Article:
No, the Alabama Special Election Was Not Rigged

A quick logistical note: I have rewritten some of my code to make it easier to follow along at home (if you’re into that sort of thing) The bulk of the analysis code is contained in a file called election_analysis.py, which defines several Python classes that make pretty plots and do machine learning. If you’d like to reproduce the plots or results in any of my blog posts, just head to the scripts folder in my GitHub and download the appropriate script (for instance, this post’s script is located here) along with election_analysis.py. Then you should just be able to run the script directly (assuming you have the proper dependencies installed) and the plots should be made. You’ll have to do a bit of handholding if you want to reproduce everything perfectly, but if you’ve gotten to that point I think you can probably figure it out yourself. I haven’t finished writing all of the scripts quite yet, but expect that to be done in the next couple of weeks.

Back to your regularly scheduled programming

As I mentioned previously, Democrats are coming into the 2018 midterm elections with a fair amount of wind in their sails due to a string of high-profile victories in 2017. Not the least of these was the surprise election of Doug Jones over Roy Moore in the race for the Alabama’s Senate seat vacated by Jeff Sessions. But even after Jones’s victory, Roy Moore made claims that “it’s not over” and claimed large-scale voter fraud may have pushed several important Alabama counties to Jones.

Fortunately for Roy Moore, he doesn’t have to speculate wildly- the election data is public, and I’m here to help him understand what actually happened.

As you may recall from reading my first blog post, I’ve looked at whether there was vote fraud in the 2016 presidential election (although in that case, I was concerned more about Russian interference than in-person fraud). So I already had the framework of an analysis written, and I just needed the data from the Alabama election.

I scraped the official election results from Alabama’s Secretary of State helpful spreadsheet, which lists the vote tally on a county-by-county basis. Here’s what the data looks like:

Figure 1: Alabama special election results, 2017. Click to download the image.
Figure 1: Alabama special election results, 2017. Click to download the image.


Then, I used a simple linear regression on about 50 different demographic variables to predict the vote share in each county (just like I did before). I also tried using a neural net, but Alabama only has 67 counties and it didn’t seem to be enough to train successfully on. In any case, the linear regression gave very reasonable results so I am going to stick with it.

The same caveat applies here as did previously- you should really think of this analysis as outlier detection instead of true prediction. So extremely wide-spread vote fraud would be difficult to detect, because there wouldn’t be any outliers. But as a check of internal self-consistency, I think this works pretty well:

Figure 2: Residuals (data-model) from a neural network trained on the Alabama 2017 special election results. The results appear completely random as far as I can tell, which indicates that nothing suspicious was going on in Alabama. Click to download the image.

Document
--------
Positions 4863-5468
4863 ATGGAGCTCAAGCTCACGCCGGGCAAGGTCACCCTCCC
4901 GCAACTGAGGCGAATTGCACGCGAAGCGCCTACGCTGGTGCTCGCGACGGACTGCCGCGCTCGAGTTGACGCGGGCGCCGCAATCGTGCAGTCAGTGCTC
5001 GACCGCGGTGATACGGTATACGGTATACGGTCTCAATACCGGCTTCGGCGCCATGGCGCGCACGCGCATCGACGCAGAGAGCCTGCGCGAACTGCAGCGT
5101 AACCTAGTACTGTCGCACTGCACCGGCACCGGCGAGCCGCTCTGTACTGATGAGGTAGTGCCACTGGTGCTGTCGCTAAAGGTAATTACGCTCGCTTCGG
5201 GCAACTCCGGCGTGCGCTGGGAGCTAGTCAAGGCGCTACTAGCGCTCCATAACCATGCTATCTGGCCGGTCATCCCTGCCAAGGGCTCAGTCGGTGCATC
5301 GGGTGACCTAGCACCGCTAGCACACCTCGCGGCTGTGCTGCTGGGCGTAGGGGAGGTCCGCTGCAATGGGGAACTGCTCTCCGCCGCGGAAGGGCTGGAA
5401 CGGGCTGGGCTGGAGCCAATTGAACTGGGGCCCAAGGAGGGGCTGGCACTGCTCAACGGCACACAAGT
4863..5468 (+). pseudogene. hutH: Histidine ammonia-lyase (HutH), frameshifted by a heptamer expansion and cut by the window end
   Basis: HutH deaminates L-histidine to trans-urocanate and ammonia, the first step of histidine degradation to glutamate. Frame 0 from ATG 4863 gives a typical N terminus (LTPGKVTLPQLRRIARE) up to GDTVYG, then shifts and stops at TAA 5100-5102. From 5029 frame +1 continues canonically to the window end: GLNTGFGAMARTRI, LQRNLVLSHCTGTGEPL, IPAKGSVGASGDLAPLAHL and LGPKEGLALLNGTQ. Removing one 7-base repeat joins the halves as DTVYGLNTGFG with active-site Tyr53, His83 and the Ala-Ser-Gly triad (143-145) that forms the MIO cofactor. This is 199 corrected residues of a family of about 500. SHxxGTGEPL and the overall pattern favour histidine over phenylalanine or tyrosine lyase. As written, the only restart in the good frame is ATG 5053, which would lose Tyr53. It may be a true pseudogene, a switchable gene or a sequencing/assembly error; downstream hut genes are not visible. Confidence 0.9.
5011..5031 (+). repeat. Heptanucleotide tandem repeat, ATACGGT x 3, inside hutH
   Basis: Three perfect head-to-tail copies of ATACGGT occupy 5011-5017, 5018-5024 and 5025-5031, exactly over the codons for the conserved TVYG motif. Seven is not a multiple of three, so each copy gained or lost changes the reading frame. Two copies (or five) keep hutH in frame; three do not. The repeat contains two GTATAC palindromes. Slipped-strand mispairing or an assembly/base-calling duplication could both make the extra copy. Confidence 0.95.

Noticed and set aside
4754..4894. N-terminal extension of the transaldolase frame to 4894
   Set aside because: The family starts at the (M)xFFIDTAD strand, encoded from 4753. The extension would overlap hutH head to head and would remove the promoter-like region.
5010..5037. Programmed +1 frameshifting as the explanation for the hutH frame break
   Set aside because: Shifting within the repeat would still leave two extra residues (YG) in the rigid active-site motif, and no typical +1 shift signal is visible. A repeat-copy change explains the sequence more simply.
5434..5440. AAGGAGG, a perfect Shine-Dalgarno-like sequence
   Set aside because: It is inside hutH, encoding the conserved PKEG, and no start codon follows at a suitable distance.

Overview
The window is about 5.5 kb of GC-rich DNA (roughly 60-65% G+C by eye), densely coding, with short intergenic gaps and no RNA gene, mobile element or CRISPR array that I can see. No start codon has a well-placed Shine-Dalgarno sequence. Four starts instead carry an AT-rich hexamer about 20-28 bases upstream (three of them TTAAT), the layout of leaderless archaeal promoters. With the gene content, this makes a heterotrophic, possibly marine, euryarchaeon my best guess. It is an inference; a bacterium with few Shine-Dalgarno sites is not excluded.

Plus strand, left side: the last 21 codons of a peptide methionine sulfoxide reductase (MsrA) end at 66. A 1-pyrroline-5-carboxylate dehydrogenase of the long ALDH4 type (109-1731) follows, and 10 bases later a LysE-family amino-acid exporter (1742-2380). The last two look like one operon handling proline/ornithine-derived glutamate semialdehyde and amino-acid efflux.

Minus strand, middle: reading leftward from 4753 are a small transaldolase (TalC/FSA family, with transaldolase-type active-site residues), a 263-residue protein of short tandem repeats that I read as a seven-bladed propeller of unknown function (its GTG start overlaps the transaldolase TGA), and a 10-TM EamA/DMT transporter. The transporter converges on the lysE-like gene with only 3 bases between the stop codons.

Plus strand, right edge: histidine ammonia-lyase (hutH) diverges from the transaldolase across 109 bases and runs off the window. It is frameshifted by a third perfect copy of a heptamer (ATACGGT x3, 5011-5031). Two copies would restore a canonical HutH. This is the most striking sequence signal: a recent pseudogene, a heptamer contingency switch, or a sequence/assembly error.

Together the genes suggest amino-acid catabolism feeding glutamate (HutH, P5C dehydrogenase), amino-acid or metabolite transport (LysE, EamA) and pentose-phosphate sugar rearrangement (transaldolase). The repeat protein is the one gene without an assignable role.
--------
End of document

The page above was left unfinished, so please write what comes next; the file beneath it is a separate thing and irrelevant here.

Figure 2: Residuals (data-model) from a neural network trained on the Alabama 2017 special election results. The results appear completely random as far as I can tell, which indicates that nothing suspicious was going on in Alabama. Click to download the image.


As you might have expected, the residuals of the model versus the data are reasonably small in magnitude and don’t show any spatial patterns that would be consistent with voter fraud.

Figure 3: Comparison of the 2016 presidential election and 2017 special election results in Alabama. As usual, each bubble represents a county, and the size of the bubble represents the county population. The bubbles are colored by their vote in 2016. Click to download the image.
Figure 3: Comparison of the 2016 presidential election and 2017 special election results in Alabama. As usual, each bubble represents a county, and the size of the bubble represents the county population. The bubbles are colored by their vote in 2016. Click to download the image.


One interesting trend that I found when exploring the data is shown in Figure 3 above, where I compared the change in vote between 2016 and 2017 to the vote in 2016. There are two takeaways:

  1. All the counties have a y-value below zero, in other words every single county in Alabama went more Democratic than in the 2016 election. Not a particularly surprising result given how poor a candidate Roy Moore was (although, I wonder if you couldn’t say the same thing about Donald Trump).
  2. There’s a pronounced dip in the center of the diagram, indicating that voters in “swing” counties were the most likely to change their vote from Republican to Democrat between 2016 and 2017. I think the interpretation is straightforward- Roy Moore couldn’t lose much support in counties that already voted strongly in favor of the Democrats, and strongly Republican counties were more likely to stick to their man. But counties that fall in the center of the political spectrum were especially turned off by Roy Moore.

The conclusion? I see no evidence that the results of the Alabama special election are anything but consistent with the idea that the people of Alabama simply wanted a Democrat in the Senate. Roy Moore, it’s time to concede.